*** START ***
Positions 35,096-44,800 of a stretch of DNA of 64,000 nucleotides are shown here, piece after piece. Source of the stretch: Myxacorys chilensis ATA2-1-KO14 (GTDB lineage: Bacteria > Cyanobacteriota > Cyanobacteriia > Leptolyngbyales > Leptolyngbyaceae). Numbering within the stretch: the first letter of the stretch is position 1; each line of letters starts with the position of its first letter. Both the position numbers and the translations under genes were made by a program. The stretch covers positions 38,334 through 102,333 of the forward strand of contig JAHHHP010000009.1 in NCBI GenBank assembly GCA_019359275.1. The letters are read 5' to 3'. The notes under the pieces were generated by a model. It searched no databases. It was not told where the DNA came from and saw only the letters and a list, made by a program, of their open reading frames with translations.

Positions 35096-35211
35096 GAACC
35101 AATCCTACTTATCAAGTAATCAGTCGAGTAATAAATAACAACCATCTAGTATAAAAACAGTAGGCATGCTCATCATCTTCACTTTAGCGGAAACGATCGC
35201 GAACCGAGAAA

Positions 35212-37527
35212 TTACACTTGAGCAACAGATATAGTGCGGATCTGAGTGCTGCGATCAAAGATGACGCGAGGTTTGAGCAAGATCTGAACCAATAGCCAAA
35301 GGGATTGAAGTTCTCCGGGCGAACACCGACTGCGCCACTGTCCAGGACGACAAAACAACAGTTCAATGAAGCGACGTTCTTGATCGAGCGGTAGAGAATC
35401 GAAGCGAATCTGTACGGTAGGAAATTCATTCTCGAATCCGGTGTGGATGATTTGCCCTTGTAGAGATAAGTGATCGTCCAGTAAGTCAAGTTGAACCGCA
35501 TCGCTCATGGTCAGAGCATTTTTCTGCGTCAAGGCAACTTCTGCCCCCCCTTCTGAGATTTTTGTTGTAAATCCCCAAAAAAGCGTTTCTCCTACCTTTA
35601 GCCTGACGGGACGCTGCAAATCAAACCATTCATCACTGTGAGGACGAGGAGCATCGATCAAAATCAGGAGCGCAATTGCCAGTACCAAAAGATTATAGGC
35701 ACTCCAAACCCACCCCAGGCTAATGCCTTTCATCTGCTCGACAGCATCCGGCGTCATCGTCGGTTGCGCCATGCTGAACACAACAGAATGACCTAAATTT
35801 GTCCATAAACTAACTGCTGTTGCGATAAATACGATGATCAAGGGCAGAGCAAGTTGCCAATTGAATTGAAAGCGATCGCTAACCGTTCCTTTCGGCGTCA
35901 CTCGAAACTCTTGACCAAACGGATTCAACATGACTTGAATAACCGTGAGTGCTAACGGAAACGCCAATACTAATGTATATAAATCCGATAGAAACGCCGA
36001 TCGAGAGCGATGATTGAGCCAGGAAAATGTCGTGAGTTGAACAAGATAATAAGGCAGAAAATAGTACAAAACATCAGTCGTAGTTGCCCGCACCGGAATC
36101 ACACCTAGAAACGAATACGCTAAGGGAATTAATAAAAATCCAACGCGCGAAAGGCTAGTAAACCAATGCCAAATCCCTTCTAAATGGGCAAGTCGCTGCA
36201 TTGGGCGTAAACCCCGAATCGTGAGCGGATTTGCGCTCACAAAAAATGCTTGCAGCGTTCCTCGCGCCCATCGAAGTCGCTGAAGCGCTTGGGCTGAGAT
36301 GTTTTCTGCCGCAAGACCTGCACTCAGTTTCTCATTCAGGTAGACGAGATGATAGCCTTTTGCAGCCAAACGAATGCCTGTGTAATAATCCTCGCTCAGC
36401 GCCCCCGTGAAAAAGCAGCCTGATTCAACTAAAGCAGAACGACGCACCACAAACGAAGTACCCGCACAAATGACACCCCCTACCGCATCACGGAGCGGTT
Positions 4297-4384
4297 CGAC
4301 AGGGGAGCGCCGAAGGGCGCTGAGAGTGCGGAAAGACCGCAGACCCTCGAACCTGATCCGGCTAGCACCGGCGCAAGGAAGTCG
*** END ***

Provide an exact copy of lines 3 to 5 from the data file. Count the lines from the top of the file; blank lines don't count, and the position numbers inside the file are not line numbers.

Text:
35096 GAACC
35101 AATCCTACTTATCAAGTAATCAGTCGAGTAATAAATAACAACCATCTAGTATAAAAACAGTAGGCATGCTCATCATCTTCACTTTAGCGGAAACGATCGC
35201 GAACCGAGAAA